A Disgraced Art Publisher’s Famed Mansion Is Being Auctioned Off in an Art Sale

Louise Blouin's Gin Lane property once sought a staggering $150 million.

La Dune on Gin Lane in Southampton. Image courtesy Concierge Auctions / Gavin Zeigler.

A house on the Eastern End of Long Island that has been referred to as the “most Hamptons house in the Hamptons,” owned by Canadian businesswoman Louise Blouin and called “La Dune,” is set to hit the auction block early next year.

News of the sale of the lavish property, which Blouin has sought up to $150 million for in previous listings, according to reports, comes after a string of attempts to save it, including multiple bankruptcy filings.

Now, it will go to the highest bidder. It will be the only piece of real estate offered at bidding that opens on January 10 and culminates on January 24 at Sotheby’s inaugural “Visions of America” event on the Upper East Side. Chad Roffers, CEO of Concierge Auctions, told the New York Post that this would mark the “first time” real estate would be auctioned alongside art at Sotheby’s. We hear none of the art on offer is from Blouin’s collection.

“Interested parties have the ability to make an offer on the homes separately or collectively at the ‘No Reserve’ auction, which will sell to the highest bidder(s),” according to a statement from Concierge Auctions, which is offering the dual-home property in partnership with Harald Grant of Sotheby’s International Realty, Tim Davis of The Corcoran Group, and Cody Vichinsky, president and founding partner of Bespoke Real Estate.

La Dune on Gin Lane in Southampton. Image courtesy Concierge Auctions / Gavin Zeigler.

La Dune on Gin Lane in Southampton. Image courtesy Concierge Auctions / Gavin Zeigler.

Blouin was once one of the most visible figures in the world of art media, purchasing famous titles Modern Painters and Art + Auction and launching the website Artinfo.com in the 2000s. However, she became infamous for not paying writers, for changing the name of her titles to Blouin Modern Painters and Blouin Art + Auction, and, according to reports, for outsourcing art coverage to writers based in India to save money. As her media ambitions crashed in the 2010s, she became something of industry punchline.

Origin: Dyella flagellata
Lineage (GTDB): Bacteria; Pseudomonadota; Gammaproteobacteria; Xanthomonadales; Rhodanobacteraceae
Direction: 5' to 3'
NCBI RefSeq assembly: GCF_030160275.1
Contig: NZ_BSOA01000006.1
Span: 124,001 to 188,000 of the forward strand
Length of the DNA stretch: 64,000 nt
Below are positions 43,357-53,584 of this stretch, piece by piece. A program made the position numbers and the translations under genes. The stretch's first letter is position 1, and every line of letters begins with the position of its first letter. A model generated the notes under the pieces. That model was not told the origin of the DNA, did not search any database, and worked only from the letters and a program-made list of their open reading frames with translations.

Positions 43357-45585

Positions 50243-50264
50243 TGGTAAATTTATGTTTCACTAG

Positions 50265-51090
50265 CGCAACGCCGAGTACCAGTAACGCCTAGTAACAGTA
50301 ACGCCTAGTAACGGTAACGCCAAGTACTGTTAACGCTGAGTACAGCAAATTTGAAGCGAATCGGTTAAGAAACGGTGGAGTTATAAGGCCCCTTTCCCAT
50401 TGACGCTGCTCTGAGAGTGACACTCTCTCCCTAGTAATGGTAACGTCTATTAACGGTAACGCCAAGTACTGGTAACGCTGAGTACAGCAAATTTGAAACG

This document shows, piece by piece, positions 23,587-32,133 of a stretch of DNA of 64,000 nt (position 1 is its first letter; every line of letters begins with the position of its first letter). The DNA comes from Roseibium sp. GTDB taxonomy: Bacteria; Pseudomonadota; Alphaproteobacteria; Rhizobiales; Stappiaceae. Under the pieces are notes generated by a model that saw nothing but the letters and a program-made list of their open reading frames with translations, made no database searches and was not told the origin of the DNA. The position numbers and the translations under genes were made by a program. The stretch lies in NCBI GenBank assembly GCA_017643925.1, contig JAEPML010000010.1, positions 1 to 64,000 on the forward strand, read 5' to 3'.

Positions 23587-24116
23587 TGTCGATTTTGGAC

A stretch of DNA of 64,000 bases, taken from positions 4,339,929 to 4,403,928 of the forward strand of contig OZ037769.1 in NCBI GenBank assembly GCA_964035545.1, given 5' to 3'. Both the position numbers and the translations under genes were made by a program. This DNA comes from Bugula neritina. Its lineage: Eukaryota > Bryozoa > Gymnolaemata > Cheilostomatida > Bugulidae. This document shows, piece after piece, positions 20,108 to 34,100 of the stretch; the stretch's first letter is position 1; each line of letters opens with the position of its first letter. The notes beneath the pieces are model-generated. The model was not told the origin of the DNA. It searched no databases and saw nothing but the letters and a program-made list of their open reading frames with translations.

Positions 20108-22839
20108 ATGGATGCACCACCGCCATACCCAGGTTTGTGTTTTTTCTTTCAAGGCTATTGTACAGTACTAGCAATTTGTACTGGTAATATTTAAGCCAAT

Though Blouin herself is not publicly identified as the most recent owner of La Dune, it is widely known that she acquired it for $13.5 million in the 1990s, according to the New York Post, which first flagged the sale.

La Dune is spread over four acres, on famed Gin Lane (366 and 376 Gin Lane), and has 400 feet of oceanfront space. The property has two homes—a traditional shingle-styled residence from 1892, and another designed by French architect François Catroux, that was built in 2001. The compound also boasts two pools and a sunken tennis court. An earlier rental listing for the property, which no longer contains the asking rental price, specifies in caps: “RENTAL IS FOR EITHER RESIDENCE—NOT BOTH.”

“The interiors are neutral with a shot of human growth hormone: jute everywhere,” an earlier Curbed report detailed. “The private theater, instead of standard seating, features a vaguely menacing number of white couches. In fact, I counted at least 31 white couches and sofas.” (According to a 2005 Daily Mail story about Blouin’s love affair with Prince Andrew, the the now-disgraced Duke of York once watched the Lord of the Rings saga in La Dune’s theater.)

An interior view of La Dune. La Dune on Gin Lane in Southampton. Image courtesy Concierge Auctions / Gavin Zeigler.

“The title will be free and clear,” Roffers told the Post. According to a report this past August, the road to selling the Southampton estate has been “marked by close calls.”

Back in spring 2022, the Canadian art magazine publisher “narrowly avoided foreclosure by sticking 366 Gin Lane, one of the compound’s two waterfront homes, into bankruptcy court just two days ahead of a scheduled auction.”

Roffers said bidders will be vetted and will need to put up $500,000 as deposits.

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